Saturday, 31 March 2012

100 Follower Giveaway!!

We are ALMOST at 100 followers!!

As a THANK YOU, we are holding a giveaway! Up for grabs is a paperback copy of
The Hunger Games!

In the ruins of a place once known as North America lies the nation of Panem, a shining Capitol surrounded by twelve outlying districts. The Capitol is harsh and cruel and keeps the districts in line by forcing them all to send one boy and one girl between the ages of twelve and eighteen to participate in the annual Hunger Games, a fight to the death on live TV.

Sixteen-year-old Katniss Everdeen, who lives alone with her mother and younger sister, regards it as a death sentence when she steps forward to take her sister's place in the Games. But Katniss has been close to dead before—and survival, for her, is second nature. Without really meaning to, she becomes a contender. But if she is to win, she will have to start making choices that will weigh survival against humanity and life against love.

This is International, so go ahead and enter!  

 Giveaway will end once we reach 100 followers, so tell your friends!

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Sunday, 18 March 2012

Waiting to Forget by Sheila Kelly Welch

T.J. has always looked out for his little sister, Angela. When Momma used to go out and leave them home alone, he'd lock the door so they'd be safe, keep Angela entertained, and get out the cereal and milk for her. When Momma's boyfriend got angry at them, he'd try to protect Angela. Later, at their foster homes, T.J. was the only one who knew how to coax his little sister out of her bad moods. The only one who understood why she made origami paper cranes and threw them out the window.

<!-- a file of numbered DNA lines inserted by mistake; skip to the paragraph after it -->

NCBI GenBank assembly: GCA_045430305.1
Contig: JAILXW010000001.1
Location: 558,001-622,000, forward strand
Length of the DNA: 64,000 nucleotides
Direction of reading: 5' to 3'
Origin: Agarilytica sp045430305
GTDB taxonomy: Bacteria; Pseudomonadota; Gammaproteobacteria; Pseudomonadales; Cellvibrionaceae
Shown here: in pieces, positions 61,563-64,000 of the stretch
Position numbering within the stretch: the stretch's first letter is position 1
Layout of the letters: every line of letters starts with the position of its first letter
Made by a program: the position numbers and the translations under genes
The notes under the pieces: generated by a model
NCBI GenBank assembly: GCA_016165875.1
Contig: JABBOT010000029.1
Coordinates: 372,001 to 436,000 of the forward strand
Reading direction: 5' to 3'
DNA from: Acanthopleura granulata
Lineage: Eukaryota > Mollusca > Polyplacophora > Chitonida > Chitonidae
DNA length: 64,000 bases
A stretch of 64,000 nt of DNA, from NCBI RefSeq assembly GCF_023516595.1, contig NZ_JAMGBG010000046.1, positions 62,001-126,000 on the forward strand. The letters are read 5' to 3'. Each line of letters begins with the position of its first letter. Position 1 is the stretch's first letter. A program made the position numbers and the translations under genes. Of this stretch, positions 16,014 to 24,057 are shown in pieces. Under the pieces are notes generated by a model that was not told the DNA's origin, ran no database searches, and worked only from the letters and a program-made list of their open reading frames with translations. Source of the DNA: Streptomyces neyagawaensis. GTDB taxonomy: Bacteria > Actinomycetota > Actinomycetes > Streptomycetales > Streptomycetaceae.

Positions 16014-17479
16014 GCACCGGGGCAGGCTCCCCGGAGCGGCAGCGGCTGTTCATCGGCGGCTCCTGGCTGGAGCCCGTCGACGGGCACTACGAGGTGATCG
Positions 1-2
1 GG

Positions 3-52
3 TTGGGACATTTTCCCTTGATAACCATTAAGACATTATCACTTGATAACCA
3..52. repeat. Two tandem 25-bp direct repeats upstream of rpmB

But now T.J. is sitting in the waiting room at the hospital, wondering if Angela, unconscious after a fall, will ever wake up. Wondering, too, if he will ever feel at home with his and Angela's new parents—Marlene, who insists on calling him Timothy, and Dan, who seems to want a different son.

Going back and forth between Now and Then, weaving the uncertain present with the painful past, T.J.'s story unfolds, and with the unfolding comes a new understanding of how to move forward.


Excerpt from WAITING TO FORGET by Sheila Kelly Welch
Pages 80 to 84

T.J. and his little sister, Angela, are getting ready to move into a permanent adoptive home after having lived with their birth mother in an unstable and even violent environment for many years. They've also been in several foster homes and are now creating special scrapbooks, called life books, under the direction of their caseworker.

In this scene, I wanted to convey the sense of uncertainty and ambivalence that older kids can feel when being placed for adoption. Angela is being uncooperative while T.J. is concerned with losing his name. Something similar to this accidental name-change happened to one of our children while he was in foster care. Sometimes a child's name is the only thing he has left to call his own.

South Hampton, New Hampshire
Copyright © 2011 by Sheila Kelly Welch
All rights reserved

Between Then and Now— 

            He tried to tell Mrs. Cox about his name on the day they were making their life books. She was talking on and on about their upcoming move from foster care into a “real forever” home.

“Marlene and Dan are so excited about becoming parents,” Mrs. Cox said. She frowned at the paper crane taking shape in Angela’s hands. “They will be just thrilled when you two are with them for good.”